For nearly two hours. Miss Hazel
Frost, versatilist, entertained a
crowded house at the Methodist
church Tuesday night. Not often do
we have a lyceum reader capable of
giving an entire evening's entertain-
ment with hardly a break throughout.
Miss Frost is highly accomplished in
her art and those in attendance Tues-
day evening thoroughly enjoyed every
minute of the time.
SATURDAY AT THE ROYAL
The new year will open with the
usual free matinee for the rural pub-
lic on Saturday afternoon. The busi-
ness men find that their friends from
the country appreciate this courtesy
and their work will be such during
the next few months that they can
come to town every Saturday. Man-
ager Funk is showing some excellent
specials on Saturday and wlien trad-
iag at any of the following business
houses don't fail to ask them to in-
clude a free, matinee ticket on your
list of purchases: Texas County
Bank, W. L. Wanser Drug Co., W.
E. Eutsler, meats and groceries, The
Model, City National Bank of Guy-
mon, The Democrat, Charles Sum-
mers & Sons, Variety Store, F. D.
Hood Drug Co., First National Bank,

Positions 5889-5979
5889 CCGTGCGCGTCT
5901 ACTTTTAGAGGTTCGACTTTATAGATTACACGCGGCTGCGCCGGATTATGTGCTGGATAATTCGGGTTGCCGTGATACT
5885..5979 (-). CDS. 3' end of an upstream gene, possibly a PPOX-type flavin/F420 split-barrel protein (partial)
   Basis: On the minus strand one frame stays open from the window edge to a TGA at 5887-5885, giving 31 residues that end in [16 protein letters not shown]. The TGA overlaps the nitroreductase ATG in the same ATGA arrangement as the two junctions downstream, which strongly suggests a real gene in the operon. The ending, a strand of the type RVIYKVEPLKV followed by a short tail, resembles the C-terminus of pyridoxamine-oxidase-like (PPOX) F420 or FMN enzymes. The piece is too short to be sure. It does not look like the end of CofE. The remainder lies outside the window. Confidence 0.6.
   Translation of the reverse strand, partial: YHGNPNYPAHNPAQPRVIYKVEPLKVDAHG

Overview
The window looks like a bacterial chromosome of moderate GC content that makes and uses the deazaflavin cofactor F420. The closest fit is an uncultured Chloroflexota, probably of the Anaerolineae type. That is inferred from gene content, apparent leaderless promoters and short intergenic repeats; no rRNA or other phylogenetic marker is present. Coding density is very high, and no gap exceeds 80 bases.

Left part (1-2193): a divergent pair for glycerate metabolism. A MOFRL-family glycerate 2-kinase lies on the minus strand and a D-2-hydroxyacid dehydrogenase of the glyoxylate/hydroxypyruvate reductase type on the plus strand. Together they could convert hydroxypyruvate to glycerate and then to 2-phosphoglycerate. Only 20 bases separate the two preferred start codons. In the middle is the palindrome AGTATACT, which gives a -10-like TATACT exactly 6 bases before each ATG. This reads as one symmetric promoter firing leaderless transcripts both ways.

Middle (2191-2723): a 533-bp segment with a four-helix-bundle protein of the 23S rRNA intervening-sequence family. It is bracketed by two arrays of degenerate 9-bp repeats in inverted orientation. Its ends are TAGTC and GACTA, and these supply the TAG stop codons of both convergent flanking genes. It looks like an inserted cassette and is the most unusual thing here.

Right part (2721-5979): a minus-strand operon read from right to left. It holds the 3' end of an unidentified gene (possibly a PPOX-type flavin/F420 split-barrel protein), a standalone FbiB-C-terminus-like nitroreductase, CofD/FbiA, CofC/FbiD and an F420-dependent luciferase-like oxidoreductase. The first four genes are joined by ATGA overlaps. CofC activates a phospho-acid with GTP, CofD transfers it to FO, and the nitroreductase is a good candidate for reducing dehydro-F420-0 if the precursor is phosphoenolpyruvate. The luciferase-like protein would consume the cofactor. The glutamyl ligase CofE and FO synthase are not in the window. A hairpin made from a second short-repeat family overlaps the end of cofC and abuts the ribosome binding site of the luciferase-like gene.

J. G. Gray, D. A. Abbott, L. E. La-
tham, S. J. Bonnier, bakery, grocery
and meats, Henry Smith, J. F. Car-
ter (The Dodge Man), Clark Bros.,
Garst Music Store, Star Mercantile
Company, The Herald.
These merchants will present you
with ten cent admission tickets for
each member of your family to the
big matinee, which will be accepted
as admission fee upon the payment of
the one cent "patriotic war tax" de-
manded by the government to help
win the war. Come in and bring the
whole family and take one day off
during the week.
Food Will Decide the War
DON'T WASTE IT
SMOKE YOUR MEAT WITH WRIGHTS
LIQUID SMOKE SUBSTITUTE
IT IMPARTS to maat the same flavor that is obtained when meat
is smoked over a fire in the old way.
ONE BOTTLE will smoke a barrel of meat cheaper, better and
quicker than the old way.
WE HAVE BOTH WRIGHT'S CONDENSED SMOKE AND WIL-
WRIGHT'S HAM PICKLE
EVERY ONE should try Wright's Ham Pickle with salt petre; and
sugar so high—Ham Pickle is cheaper and-better.
The REXALL Store
W. L. WANSER
"The Store That Has It First."
Here’s what’s next.
This issue can be searched. Note: Results may vary based on the legibility of text within the document.
Tools / Downloads
Get a copy of this page or view the extracted text.
Citing and Sharing
Basic information for referencing this web page. We also provide extended guidance on usage rights, references, copying or embedding.
Reference the current page of this Newspaper.
Denny, J. Q. The Guymon Herald. (Guymon, Okla.), Vol. 27, No. 44, Ed. 1 Thursday, January 3, 1918, newspaper, January 3, 1918; Guymon, Oklahoma. (gateway.okhistory.org/ark:/67531/metadc274293/m1/1/: accessed February 24, 2018), The Gateway to Oklahoma History, gateway.okhistory.org; crediting Oklahoma Historical Society.